Saturday, September 27, 2014

A play based on Sophocles’ “Oedipus Rex”
© Eso A. B., 2014
Act Three

Prince Creon:
I don’t believe it!
King Oedipus threatens my life.

His son, Eteokles, blames me
for helping his twin Polyneices
steal his sister Ismene from him
as if I am the one who lays with her.
My lovers are being scared off

and are leaving me.

What am I guilty of?
Is it that my son Haemon lays with Antigone
and Eteokles is jealous?
I told him, you have your flute.
Go, whittle it.
Let us see which one of you
bears the kingdom its fourth leg
and secures for Thebes a future.

I am betting that the tribute

of reindeer underbellies will be increased
once I lose my scalp
and scared shit Haemon is told
prove yourself abler than his father

Prince Creon, King Oedipus is furious
that on your way to Thebes
your men did not
tenderize Tiresias.

Tiresias, dead meat that he is,
has taken courage of the religion of democracy,
and publicly blames the King
for the troubles of Thebes.
We do not know what to make of it.

The priest’s words are strange.
He speaks of dildoes greased
with olive oil and mustard.
He tells the King that to save Thebes,
he must pull the nail off his yod,
and all Thebes listen to King Oedipus yodel.
King Oedipus says it was you,
who first told him to seek out the priest.

Prince Creon:
The King accuses me and Tiresias
of plotting against him?

Can you believe it?
Oedipus may have his reasons,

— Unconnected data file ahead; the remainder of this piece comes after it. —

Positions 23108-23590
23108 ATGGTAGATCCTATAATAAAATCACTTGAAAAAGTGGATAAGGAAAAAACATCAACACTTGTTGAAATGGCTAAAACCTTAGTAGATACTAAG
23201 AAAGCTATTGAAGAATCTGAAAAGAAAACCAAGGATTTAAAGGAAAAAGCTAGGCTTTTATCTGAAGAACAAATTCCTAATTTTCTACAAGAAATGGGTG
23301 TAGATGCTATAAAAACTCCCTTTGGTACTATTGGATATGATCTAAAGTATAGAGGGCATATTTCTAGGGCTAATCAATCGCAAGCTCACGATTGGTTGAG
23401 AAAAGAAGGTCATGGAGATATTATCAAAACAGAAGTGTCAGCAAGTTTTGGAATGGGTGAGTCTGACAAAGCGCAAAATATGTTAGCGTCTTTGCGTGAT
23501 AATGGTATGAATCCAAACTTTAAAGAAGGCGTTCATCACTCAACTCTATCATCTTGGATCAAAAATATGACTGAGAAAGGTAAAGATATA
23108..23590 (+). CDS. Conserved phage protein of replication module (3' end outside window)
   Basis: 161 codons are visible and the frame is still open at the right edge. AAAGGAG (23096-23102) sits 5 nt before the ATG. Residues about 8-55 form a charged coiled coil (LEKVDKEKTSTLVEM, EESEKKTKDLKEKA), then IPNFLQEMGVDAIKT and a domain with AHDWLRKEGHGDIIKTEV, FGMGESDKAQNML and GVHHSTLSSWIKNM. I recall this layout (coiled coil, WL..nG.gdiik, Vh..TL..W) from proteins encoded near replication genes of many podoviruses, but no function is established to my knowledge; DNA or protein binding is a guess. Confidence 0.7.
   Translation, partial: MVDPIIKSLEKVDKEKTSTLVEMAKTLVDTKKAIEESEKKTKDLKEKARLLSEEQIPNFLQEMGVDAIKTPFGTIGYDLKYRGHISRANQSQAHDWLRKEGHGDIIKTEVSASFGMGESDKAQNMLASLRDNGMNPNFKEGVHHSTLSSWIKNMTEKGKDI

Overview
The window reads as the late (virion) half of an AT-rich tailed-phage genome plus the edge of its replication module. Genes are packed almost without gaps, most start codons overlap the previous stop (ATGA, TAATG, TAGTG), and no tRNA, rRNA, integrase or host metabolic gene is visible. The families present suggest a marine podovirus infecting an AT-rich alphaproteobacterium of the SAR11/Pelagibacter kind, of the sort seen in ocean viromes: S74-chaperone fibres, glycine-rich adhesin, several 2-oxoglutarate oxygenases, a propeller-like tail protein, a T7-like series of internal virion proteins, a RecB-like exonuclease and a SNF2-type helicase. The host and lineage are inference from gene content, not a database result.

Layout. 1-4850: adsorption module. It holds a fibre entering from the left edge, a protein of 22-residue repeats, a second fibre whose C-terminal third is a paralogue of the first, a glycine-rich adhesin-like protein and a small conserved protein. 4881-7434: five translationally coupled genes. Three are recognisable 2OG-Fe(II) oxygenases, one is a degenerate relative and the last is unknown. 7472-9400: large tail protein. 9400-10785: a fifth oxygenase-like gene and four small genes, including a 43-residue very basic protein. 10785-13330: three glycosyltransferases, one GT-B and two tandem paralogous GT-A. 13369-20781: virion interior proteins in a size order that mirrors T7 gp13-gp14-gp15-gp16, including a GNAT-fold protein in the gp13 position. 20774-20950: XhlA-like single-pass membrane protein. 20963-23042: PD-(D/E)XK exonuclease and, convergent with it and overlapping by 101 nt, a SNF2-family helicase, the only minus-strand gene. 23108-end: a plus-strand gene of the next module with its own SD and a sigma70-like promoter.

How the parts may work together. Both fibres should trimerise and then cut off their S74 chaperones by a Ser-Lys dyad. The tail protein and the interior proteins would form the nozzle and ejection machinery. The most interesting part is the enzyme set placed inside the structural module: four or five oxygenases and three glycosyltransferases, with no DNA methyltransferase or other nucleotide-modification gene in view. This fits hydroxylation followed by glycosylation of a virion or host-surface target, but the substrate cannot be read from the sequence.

But why should I?

That is what the King says.

Prince Creon:
Is he in his right mind?
Why should leg three of a tripod
make all fall if it can’t rise
and become King itself?

We do not always understand
the reasoning of the court.
Look! Here he comes the King.                  

(Enter King Oedipus.)

King Oedipus:
Well, well, Prince Creon!
The happy man who would,

if he but could
tax with tribute even the Sun.

What did you give the Sun's priestesses
along with the fur vests?
Was it a barbeque set?
A marinade of reindeer meat
for an all out gang bang tribute
for the pleasure of butchers and hunters?

Don’t look surprised to see me.
It was you who persuaded me

to seek out that murderer of children.
It was you who advised Tiresias

to mock me for not holding to a promise
made in jest long ago.

It is you, you and Tiresias,
who tell everyone it was an oath,
and that it saved the children of Thebes.
Why else would that old fool mutter,
that I’ll find the truth and the murderer
only if I bite off my finger?
Is he crazy?                 

Prince Creon:
King, you’re making this up.
Go find yourself another clown
to listen to the words you fart.
Indeed, do you begrudge
Thebes the nail of your yod?

King Oedipus:
You’re a traitor.
You stink before you’re dead.

Prince Creon:
I am neither guilty, nor a traitor.

King Oedipus:
You’re wrong if you think you’ll escape
having your joints twisted
and fingernails hammered,
just because you’re the Queen's brother.
I know where you hide your inventions
to extort from the people of Thebes
ever more furs.

I, too, have a pair of mitts
of hedgehog fur
to stroke your cheeks with.

Prince Creon:
I’ll earn my punishment
if you prove my guilt.
But, c'mon, Oedipus!
First offer Thebes the sacrifice
you promised Tiresias
give us the nail of your yod!


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